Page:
Hope for Guatemala: Feeding the future - WKOW 27: Madison, WI Breaking News, Weather and Sports

Hope for Guatemala: Feeding the future


By Diana Henry - bio | email | Twitter | Facebook | Blog

GUATEMALA (WKOW)-- Fifty-two percent of Guatemala's 14 million citizens live below the poverty line. More than 1 million children under the age of five suffer from chronic malnutrition.

A Verona-based nonprofit, Outreach for World Hope, is trying to give families in need a hand-up, not a hand-out.

We see how in our special report: Hope for Guatemala.

The team of volunteers from the Madison-area traveled at least an hour up the mountain to visit one of Outreach for World Hope's newest employees.

Angel got what's called the NET program because his family was in need, especially his daughter, Antoinetta.

Suffering from malnutrition, she was one of the first children in the program five years ago. NET stands for Nutritional Enhancement Triad. Families who are approved for the program receive three components.

The first is 8 egg-laying hens and a rooster.

"So the goal is that they will grow and lay eggs and they can eat some of the eggs and then sell the surplus to buy hen feed, more hens so it's self sustaining," said Kim.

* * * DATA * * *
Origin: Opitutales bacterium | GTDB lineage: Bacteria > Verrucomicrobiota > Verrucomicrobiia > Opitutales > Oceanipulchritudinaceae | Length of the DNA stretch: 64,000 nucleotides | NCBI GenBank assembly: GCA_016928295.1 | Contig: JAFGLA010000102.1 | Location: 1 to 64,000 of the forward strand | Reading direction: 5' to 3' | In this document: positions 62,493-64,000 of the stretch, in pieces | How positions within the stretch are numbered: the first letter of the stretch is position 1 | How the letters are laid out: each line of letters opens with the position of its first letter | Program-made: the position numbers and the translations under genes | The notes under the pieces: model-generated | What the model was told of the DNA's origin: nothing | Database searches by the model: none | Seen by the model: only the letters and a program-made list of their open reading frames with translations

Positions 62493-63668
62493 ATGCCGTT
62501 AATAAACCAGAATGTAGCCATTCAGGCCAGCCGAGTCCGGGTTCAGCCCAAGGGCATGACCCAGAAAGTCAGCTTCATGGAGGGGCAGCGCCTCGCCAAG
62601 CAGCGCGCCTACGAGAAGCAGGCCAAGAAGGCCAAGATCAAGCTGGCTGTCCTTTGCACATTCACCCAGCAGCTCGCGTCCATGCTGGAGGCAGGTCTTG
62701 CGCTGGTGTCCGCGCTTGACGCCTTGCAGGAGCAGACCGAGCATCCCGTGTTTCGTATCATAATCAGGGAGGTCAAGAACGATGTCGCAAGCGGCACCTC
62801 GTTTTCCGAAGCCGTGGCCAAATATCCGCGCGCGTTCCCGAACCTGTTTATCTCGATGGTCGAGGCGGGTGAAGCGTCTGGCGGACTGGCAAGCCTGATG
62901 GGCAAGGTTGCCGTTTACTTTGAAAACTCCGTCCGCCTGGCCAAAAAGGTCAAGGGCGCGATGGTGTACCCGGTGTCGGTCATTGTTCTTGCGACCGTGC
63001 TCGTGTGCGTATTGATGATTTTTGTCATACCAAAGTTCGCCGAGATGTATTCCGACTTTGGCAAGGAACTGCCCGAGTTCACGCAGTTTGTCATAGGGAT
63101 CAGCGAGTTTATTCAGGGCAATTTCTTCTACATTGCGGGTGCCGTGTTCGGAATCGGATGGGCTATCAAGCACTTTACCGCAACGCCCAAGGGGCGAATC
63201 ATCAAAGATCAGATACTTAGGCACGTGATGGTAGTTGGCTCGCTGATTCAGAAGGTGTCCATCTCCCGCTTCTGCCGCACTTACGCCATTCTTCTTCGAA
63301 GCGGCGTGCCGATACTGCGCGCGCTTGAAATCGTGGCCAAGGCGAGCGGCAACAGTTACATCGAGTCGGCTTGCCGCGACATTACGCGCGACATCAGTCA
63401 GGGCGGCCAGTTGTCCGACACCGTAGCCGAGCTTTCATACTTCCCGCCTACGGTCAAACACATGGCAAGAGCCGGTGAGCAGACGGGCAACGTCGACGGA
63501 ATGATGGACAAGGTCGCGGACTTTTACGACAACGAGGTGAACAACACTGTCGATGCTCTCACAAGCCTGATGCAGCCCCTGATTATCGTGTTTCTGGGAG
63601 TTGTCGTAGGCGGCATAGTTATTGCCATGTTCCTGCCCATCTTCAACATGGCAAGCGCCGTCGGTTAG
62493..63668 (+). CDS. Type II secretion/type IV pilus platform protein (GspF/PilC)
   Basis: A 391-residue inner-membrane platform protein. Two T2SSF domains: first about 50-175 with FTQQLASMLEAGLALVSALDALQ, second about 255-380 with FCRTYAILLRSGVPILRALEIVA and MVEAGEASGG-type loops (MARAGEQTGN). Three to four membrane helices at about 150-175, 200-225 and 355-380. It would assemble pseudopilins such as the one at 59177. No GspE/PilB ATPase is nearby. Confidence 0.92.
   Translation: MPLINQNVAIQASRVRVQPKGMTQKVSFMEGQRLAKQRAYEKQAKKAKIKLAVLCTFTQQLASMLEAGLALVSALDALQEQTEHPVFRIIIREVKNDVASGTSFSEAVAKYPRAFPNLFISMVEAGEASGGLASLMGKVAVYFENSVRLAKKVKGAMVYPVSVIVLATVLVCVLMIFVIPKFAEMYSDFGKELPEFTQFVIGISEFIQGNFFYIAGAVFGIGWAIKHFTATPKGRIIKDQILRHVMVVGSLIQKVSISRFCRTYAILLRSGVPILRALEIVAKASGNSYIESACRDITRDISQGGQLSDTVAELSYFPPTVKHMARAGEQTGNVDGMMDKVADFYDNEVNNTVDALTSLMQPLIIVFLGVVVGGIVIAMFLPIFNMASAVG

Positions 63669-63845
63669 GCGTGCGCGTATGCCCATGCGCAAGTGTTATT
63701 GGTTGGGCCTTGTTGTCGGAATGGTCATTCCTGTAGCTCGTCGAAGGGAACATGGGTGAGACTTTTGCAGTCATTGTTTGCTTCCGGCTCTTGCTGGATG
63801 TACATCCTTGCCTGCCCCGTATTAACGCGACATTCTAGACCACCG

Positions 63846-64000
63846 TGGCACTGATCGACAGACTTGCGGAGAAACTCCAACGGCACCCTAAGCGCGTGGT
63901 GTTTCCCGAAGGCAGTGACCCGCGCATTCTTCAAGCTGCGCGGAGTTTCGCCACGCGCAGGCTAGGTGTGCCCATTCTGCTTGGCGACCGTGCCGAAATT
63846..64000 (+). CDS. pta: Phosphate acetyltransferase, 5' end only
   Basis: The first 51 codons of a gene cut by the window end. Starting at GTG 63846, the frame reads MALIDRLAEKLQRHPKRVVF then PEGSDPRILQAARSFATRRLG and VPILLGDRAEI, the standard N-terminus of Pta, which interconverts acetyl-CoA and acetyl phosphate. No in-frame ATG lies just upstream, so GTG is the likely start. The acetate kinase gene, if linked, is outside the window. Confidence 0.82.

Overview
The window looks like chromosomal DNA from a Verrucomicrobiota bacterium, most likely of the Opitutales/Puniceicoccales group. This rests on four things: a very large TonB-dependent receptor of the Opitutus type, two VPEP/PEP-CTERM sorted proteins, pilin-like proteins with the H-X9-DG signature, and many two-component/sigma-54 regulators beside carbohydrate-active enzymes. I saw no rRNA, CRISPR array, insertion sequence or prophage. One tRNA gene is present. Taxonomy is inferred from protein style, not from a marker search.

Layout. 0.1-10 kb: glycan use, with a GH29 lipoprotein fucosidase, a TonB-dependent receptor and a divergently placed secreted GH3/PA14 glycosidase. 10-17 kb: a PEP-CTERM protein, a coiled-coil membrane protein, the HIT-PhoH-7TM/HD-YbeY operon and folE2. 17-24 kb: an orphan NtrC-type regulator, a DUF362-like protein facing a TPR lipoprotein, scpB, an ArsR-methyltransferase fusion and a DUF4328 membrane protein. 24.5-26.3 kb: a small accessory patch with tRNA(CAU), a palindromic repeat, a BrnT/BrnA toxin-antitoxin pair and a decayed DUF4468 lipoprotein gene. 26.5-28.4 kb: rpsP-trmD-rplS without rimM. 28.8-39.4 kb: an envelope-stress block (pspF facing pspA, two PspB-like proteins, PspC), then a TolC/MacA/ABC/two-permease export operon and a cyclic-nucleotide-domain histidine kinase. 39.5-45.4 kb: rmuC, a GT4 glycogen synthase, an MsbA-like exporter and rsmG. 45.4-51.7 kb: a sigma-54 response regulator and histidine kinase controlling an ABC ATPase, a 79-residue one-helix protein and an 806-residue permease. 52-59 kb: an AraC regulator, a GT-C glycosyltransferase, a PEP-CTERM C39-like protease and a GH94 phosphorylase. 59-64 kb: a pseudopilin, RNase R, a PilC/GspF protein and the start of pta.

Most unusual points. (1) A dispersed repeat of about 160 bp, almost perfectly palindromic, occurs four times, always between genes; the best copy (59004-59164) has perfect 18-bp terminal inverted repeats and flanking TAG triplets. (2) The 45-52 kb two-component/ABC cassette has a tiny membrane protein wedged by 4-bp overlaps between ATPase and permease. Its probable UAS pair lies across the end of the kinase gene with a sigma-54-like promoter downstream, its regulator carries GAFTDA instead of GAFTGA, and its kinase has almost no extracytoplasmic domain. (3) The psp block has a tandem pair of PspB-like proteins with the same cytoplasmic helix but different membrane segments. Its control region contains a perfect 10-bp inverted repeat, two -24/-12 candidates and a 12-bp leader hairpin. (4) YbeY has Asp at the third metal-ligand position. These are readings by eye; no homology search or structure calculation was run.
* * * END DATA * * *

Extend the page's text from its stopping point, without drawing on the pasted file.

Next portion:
The second leg of the triad are ten fruit trees. They discovered mango and avocado are drought resistant and are high in vital nutrients.

The third component is called a bucket kit garden. It is a 5 gallon bucket placed off the ground that feeds hoses that then drips water to plants in the garden. They families just have to make sure they can fill the bucket twice a day. Outreach for World Hope also gives the family seeds, fertilizer, and pesticide to get them started.

Angel is growing carrots, radishes, cabbage, tomatoes and more.

How much has this triad, the NET program, has made a difference to your family I asked Angel.

"It's a very big blessing because we struggle to provide for our families. We are thankful for the program."

Antoinetta is now 10 and is doing well. The team of volunteers saw what a successful garden looks like so they were extremely motivated when they got to work helping 8 new families get the NET program.

"We are so blessed in our country and we have so much we can share," said Tryg. "This small offering of work is a small piece to help them with life-sustaining food."

The team wanted to work as long as it took to plant every last tree, run every last hose, and plant every last seed.

Programming note: tune in on March 12th at 5pm for a half-hour special: Hope for Guatemala.

Powered by Frankly